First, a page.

[Statement] Unemployment: Social Exclusion not Pleasing to God. By Bp Gerardo Alminaza, DD

Unemployment: Social Exclusion not Pleasing to God
April 11, 2014

Bishop of San Carlos, Negros Oriental
Convenor, Visayas Clergy Discernment Group

There is poverty and suffering in the country and the world, not because of overpopulation but because of inequality, manifested in the huge mass of people being excluded from gainful livelihood (unemployment).

Bp Gerardo Alminaza cropped

Pope Francis lamented, “The unemployed and underemployed risk being relegated to the margins of society, becoming victims of social exclusion.”

Myrna, a worker in an Export Processing Zone in Mactan, Cebu, shared with me how the company summarily terminated her from work when they started organizing workers against the oppressive working conditions in the garment factory where she worked.

Myrna is not alone. Despite the Philippines registering the highest gross domestic product (GDP) growth rate in Southeast Asian regions last year,“the latest Labor Force Survey pegs unemployment at 6.5% of the national workforce and, more tellingly, underemployment at 17.9% (the latter being the percentage of the workforce that is employed but looking for additional work)” (Catholic Bishops’ Conference of the Philippines [CBCP] 2014 Lenten Message).

In January 2014, the Philippine Statistics Authority (PSA) said, the unemployment rate climbed to 7.5 percent from last year’s 7.1 percent even after the GDP last year grew 7.2 percent.

“In its survey on poverty for the last quarter of 2013, the Social Weather Stations (SWS) reports that 55% of respondents actually consider themselves poor, up from 50% the previous quarter. Clearly, many people see themselves as being excluded from opportunities to live a decent life”(CBCP 2014 Lenten Message).

Pope Francis considers UNEMPLOYMENT as a very serious problem affecting many countries: “It is the consequence of an economic system that is no longer able to create work, because it has placed at its centre the idol of money.” (March 20, 2014, to employees and managers of a steel company).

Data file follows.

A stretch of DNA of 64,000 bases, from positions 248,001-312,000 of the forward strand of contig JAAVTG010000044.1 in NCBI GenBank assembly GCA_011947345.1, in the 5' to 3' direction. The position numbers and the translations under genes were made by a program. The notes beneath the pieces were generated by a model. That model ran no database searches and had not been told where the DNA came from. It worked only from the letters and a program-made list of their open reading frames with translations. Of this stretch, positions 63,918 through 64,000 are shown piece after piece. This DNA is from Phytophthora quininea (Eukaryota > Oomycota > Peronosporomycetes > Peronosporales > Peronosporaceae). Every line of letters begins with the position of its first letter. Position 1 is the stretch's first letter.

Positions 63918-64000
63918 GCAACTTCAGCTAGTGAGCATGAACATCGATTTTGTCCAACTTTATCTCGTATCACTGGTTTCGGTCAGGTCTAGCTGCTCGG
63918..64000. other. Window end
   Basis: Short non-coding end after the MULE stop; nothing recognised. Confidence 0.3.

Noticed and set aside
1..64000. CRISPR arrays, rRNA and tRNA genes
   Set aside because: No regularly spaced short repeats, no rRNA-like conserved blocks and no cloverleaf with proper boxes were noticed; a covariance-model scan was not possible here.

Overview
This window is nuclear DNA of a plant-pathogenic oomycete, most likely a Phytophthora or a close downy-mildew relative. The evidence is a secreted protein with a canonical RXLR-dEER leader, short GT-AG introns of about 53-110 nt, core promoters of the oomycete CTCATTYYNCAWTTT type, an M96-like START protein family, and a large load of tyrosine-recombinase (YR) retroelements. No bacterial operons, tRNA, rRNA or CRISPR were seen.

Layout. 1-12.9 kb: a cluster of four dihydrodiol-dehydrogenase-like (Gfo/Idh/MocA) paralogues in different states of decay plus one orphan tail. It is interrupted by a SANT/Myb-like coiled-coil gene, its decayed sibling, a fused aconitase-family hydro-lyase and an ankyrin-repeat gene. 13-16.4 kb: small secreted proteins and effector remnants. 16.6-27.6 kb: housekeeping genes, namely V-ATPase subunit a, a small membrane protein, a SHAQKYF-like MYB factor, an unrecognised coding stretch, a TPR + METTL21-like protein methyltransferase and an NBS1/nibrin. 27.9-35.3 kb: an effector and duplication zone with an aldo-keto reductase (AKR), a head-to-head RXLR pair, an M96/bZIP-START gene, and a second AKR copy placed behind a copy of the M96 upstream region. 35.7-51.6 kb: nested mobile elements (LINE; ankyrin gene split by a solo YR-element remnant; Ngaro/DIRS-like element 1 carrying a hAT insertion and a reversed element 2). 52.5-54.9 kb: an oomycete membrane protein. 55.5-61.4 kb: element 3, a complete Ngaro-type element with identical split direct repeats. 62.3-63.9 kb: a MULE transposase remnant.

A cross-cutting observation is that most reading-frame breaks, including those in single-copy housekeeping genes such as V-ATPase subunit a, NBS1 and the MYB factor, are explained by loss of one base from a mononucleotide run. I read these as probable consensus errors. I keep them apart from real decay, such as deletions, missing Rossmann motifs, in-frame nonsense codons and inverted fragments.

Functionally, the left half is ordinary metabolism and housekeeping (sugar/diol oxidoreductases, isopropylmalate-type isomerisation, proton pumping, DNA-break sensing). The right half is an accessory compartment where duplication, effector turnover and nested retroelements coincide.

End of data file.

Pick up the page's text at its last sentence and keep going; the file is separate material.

Pope Francis deplored today’s world where “everything comes under the laws of competition and the survival of the fittest, where the powerful feed upon the powerless. As a consequence, masses of people find themselves excluded and marginalized: without work, without possibilities, without any means of escape. Human beings are themselves considered consumer goods to be used and then discarded… Those excluded are no longer society’s underside or its fringes or its disenfranchised – they are no longer even a part of it. The excluded are not the “exploited” but the outcast, the “leftovers” (cf. Evangelii Gaudium [EG], 53)

The CBCP 2014 Lenten Message said that we experience moral destitution as inequality. It quoted Pope Francis’ critique of capitalism: “Some people continue to defend trickle-down theories which assume that economic growth, encouraged by a free market, will inevitably succeed in bringing about greater justice and inclusiveness in the world. This opinion, which has never been confirmed by the facts, expresses a crude and naïve trust in the goodness of those wielding economic power and in the sacralized workings of the prevailing economic system. Meanwhile, the excluded are still waiting” (EG, 54).